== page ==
The seasonal spending orgiastics of my fellow consumerist cogs is particularly offensive to me this year, what with the wake of all this chest-thumping in defense of Christmas done recently by the whiners on the right.
Throughout December, O'Reilly has positioned himself as the lone ranger, willing to step up and defend the baby Jesus. "Nobody sticks up for Christmas except me. Did Peter Jennings stick up for Christmas last night? I don't believe he did. How about Brian Williams, did he? Did Rather stick up for Christmas? No."You know, Al Franken was right. Bill O'Reilly is a serious fruitcake (haha, for Christmas, get it?). You have to wonder if he really sees himself as the lone warrior standing to protect the helpless baby Jesus. This is a teeny-tiny baby step away from that "Gay Jewish filmmakers are ruining the world" guy that was so easily mocked on the Daily Show last week.
I have to say that it's almost refreshing, now that the election is over, that the ultra conservative right is dropping this whole "we love Jews and liberals are anti-Semitic, not us," thing.
At one point, O'Reilly told the caller, "Come on, if you are really offended, you gotta go to Israel then." (Media Matters for America, a liberal media monitoring organization, quickly posted transcripts from the radio show.) "It was offensive and over the top," says Steven Freeman, associate director of the civil liberties division at the Anti-Defamation League, a leading Jewish civil rights organization.Jesus Christ (haha again). Imagine if he had said "If you're offended in this primarily white nation, then you gotta go to Africa then," to some black person? Maybe this is the next step in the new "First they came for the ______ but I did not speak out because I was not a ______," type situations. The day can't be far away when someone tells Mr. O'Reilly that "If you're so offended, then go back to Ireland!"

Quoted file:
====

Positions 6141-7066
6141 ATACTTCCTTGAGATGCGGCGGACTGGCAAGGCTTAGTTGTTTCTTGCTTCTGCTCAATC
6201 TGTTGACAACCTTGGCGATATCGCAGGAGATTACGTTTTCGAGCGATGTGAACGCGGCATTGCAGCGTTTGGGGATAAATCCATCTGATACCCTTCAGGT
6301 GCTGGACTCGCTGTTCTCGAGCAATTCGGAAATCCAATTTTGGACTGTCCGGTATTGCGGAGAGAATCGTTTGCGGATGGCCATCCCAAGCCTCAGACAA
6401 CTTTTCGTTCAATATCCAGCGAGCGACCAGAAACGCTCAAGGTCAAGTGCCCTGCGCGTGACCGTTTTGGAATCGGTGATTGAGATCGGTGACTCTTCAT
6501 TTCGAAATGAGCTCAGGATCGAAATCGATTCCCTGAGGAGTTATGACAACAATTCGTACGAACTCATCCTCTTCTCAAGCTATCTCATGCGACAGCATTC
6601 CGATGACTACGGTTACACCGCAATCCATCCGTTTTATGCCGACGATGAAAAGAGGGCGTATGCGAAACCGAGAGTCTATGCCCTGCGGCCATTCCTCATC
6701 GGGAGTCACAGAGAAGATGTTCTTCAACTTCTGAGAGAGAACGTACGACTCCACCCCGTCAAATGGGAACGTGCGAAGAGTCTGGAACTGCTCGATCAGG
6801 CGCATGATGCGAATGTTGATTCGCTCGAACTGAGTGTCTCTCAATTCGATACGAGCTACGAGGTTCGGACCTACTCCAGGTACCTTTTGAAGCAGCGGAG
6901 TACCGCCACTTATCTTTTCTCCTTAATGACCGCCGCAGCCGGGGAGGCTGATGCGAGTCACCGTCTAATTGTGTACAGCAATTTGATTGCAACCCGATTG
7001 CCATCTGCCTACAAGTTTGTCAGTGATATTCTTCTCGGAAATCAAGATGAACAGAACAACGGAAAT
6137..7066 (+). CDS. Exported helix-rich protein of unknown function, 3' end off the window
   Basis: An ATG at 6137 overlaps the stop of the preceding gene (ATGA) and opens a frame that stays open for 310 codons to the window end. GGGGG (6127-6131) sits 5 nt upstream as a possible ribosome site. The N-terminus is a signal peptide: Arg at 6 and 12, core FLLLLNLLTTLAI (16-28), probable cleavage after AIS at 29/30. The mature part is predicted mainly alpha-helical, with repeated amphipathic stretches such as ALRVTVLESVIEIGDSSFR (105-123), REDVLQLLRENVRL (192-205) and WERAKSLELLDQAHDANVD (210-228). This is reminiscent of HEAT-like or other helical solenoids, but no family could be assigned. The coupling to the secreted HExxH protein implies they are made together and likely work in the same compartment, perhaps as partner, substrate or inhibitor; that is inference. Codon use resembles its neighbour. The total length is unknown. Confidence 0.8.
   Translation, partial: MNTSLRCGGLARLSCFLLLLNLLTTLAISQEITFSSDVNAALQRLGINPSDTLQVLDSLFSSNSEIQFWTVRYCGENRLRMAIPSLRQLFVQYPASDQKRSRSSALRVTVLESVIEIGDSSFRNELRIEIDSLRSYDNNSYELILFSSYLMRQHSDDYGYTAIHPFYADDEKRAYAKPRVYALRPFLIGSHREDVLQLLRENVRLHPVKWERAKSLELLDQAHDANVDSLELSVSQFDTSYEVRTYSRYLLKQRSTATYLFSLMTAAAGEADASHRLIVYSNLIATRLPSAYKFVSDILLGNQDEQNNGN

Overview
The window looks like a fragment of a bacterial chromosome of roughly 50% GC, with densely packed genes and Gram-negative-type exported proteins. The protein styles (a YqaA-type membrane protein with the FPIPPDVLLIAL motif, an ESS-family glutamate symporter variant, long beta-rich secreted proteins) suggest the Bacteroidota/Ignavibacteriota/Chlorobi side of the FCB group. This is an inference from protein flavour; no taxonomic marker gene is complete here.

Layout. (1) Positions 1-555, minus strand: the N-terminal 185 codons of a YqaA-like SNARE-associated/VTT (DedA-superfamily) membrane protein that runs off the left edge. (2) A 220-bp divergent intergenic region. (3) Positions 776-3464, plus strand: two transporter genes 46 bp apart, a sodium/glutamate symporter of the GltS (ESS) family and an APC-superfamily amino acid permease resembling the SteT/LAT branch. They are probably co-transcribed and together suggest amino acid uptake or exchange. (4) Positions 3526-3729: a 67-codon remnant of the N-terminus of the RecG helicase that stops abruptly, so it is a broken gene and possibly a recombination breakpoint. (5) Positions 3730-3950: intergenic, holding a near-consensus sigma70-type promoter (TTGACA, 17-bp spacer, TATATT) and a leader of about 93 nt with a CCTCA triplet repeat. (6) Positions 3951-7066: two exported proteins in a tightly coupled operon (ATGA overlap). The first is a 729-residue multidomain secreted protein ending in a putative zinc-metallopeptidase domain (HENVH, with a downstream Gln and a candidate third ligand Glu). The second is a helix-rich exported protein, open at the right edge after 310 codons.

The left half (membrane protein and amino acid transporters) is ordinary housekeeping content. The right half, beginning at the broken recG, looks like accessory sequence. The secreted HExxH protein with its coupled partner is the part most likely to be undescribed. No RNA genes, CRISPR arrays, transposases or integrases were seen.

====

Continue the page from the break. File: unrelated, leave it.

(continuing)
The truly funny thing is that Christmas was, only very recently, a religious and wholesome holiday. It's a feast day, for Christ's sake (literally, haha), having more in common with Mardi Gras than the more family-oriented (and secular) Thanksgiving. Not only does it have ancient, pagan roots...
The end of December was a perfect time for celebration in most areas of Europe. At that time of year, most cattle were slaughtered so they would not have to be fed during the winter. For many, it was the only time of year when they had a supply of fresh meat. In addition, most wine and beer made during the year was finally fermented and ready for drinking....But until quite recently it was celebrated in a fairly debaucherous manner.
On Christmas, believers attended church, then celebrated raucously in a drunken, carnival-like atmosphere similar to today's Mardi Gras. Each year, a beggar or student would be crowned the "lord of misrule" and eager celebrants played the part of his subjects. The poor would go to the houses of the rich and demand their best food and drink. If owners failed to comply, their visitors would most likely terrorize them with mischief. Christmas became the time of year when the upper classes could repay their real or imagined "debt" to society by entertaining less fortunate citizens.So I think it's Bill O'Reilly robbing Christmas of it's true meaning. I'm going to his house and demanding his best food and drink, lest I terrorize him with mischief.